Hi there and welcome. I am Kerstin Jatho, a transformational coach from 4Seeds Consulting. I assist organisations and individuals to shift from languishing to flourish, helping people to be at their ultimate best. In this audio, I want to share with you the topic of communication, and what the single biggest challenge with communication is, and that is making assumptions.

We communicate with others the entire day, be that in written format, verbal format, or even through our body language. So, communication happens without us even realising it or registering it. It’s such a big component of our existence, but somehow we get it so terribly wrong and we often land up miscommunicating, misunderstanding one another, and that leads to a lot of frustration, a lot of challenges, and wasted time.

So, communicating is absolutely key. Recently, I worked with the leadership team in an organisation where communication was their biggest stumbling block. Over the years, not learning to communicate correctly had blocked their level of performance, and has hampered the relationships. It broke down trust in relationships.

When I started working with them, it was a very toxic leadership team. They learned to speak past each other, not with each other. They responded when somebody asked something, not hearing what they had said. They didn’t clarify when somebody stated something. So, conversations were riddled with assumptions.

This misconception and these assumptions lead to ongoing miscommunication, conflict, people not sharing ideas, and it was drawing low contribution and distrust, which had a huge impact on time being wasted because they had to go back and clarify, redo work, the quality of work wasn’t right, they missed targets.

So, it became a very frustrating process for everybody in this leadership team to work in. Obviously, relationships were tempered, they were not the best friends. That was for sure. Over months, and I’m talking close to nine months, I worked with this leadership team to start shifting their communication, and we started with three core things.

The one was learning to listen. To actually sit back and listen to what a person is saying. And the key component with listening is actually to ‘listen to understand’, not to ‘listen to respond’. They are two huge differences, because if you listen, you automatically engage in asking clarifying questions, because you’ve got to clarify that you understand what the person is trying to say to you. and not making the assumption that the words or the phrases that they are using are the same as yours. So, that was the first key thing that we had to teach the team.

The second one is to learn to articulate very clearly what one actually means. To take the effort to explain to another person, as correctly as one can, what one is trying to bring across, and not just make very short summary sentences, or assume that the other one is understanding. So, sometimes it’s learning to provide a bit of background information of why one needs something, when one needs it by, and how one needs it. So, learning to express oneself and articulate oneself clearly.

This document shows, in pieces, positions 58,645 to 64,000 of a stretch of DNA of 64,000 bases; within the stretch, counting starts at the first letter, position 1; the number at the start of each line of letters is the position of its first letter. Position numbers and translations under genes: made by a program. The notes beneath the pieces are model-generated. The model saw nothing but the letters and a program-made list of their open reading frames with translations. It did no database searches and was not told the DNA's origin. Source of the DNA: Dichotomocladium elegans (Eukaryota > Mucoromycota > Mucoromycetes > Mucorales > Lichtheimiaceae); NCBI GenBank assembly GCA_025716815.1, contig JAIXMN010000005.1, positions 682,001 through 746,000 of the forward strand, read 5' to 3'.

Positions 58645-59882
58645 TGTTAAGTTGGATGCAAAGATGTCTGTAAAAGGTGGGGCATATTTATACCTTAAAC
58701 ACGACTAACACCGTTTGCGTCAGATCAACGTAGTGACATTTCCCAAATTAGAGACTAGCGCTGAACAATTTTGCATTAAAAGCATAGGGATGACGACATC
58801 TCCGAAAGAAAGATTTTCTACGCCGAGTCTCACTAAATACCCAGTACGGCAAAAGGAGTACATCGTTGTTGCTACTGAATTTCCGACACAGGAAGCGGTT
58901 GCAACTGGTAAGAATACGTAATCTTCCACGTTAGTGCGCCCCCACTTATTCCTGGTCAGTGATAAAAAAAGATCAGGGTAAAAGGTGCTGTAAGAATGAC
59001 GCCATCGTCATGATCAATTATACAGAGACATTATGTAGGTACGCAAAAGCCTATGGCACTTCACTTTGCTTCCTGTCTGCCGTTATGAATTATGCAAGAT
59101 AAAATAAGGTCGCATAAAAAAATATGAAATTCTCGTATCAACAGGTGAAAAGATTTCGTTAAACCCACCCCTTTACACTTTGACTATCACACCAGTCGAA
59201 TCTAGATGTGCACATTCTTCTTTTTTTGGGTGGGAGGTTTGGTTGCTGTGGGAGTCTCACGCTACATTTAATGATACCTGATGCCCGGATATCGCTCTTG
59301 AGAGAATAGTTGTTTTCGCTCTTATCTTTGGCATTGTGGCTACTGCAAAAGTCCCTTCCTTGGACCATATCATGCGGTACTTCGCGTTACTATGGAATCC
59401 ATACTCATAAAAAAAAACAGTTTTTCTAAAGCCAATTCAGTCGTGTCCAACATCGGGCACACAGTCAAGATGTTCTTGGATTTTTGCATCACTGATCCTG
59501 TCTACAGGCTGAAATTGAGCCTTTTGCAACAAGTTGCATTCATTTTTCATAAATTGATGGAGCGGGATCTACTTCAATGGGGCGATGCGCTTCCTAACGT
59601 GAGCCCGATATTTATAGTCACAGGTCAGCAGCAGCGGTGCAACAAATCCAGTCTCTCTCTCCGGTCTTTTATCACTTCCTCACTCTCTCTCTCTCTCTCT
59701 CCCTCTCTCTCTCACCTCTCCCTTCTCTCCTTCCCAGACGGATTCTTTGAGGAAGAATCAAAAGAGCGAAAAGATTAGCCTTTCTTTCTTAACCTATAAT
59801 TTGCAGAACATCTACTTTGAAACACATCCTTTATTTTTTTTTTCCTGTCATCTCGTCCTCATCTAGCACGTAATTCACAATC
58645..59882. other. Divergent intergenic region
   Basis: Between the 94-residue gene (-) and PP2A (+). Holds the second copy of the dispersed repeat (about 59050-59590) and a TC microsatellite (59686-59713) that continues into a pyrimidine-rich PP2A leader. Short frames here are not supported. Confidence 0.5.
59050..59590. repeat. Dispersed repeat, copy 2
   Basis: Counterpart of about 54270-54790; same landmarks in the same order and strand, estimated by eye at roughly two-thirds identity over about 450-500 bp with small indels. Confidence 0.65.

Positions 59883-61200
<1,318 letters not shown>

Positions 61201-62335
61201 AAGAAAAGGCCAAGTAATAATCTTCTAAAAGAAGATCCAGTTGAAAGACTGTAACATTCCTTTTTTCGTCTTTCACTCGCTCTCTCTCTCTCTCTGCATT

The second part of communication that is always very important is body language. We have so many muscles in our face and they literally carry so much information when a person talks to you. It’s from eyebrows raising, to lips moving, to muscles twitching. There are endless signals of communication happening in a person’s body language, and starting to become very aware of what am I communicating to the other person as they are talking.

And it’s often on a very subconscious level that this happens. But really making or being aware that perhaps a certain body movement is very off-putting or blocking towards the other person and that person thereby disengages.

So, those were really the three core things that we worked on with this team who was a very introverted team, and we really had to tickle this out of them and for them to learn this new skill of communicating more openly and candidly. And also holding each other accountable when somebody did not deliver something when and as they promised.

So, in today’s audio, we spoke about assumptions in communication, how it happens, and what are your key pitfalls from not listening deeply enough, to not clarifying questions, to making assumptions, and your body language. The exercise that I perhaps would like to leave you with, as you’ve listened to this audio is for you to start practicing, to listen more as others are speaking, but really listening from a mindset of curiosity of trying to understand and not trying to respond.

And a very practical tool that we always learned in coaching when I did my coach training was to literally learn to take a 10 to 15 second gap between asking the next question, because that allows you the timeframe to really make sure that your mind has conceptualised what the person has said and for you to phrase your response.

So, I’d love to leave you with that practical tip of trying to listen. Take a deep breath, count to 10 before you ask your next question. Or even before you reply.

So for the end, I want to say thank you for listening and I look forward to connecting with you in the next session.

About the Author: Kerstin Jatho

Kerstin is the senior transformational coach and team development facilitator for 4Seeds Consulting. She is also the author of Growing Butterfly Wings, a book on applying positive psychology principles during a lengthy recovery. Her passion is to develop people-centred organisations where people thrive and achieve their potential in the workplace. You can find Kerstin on LinkedIn, Soundcloud, YouTube and Facebook.

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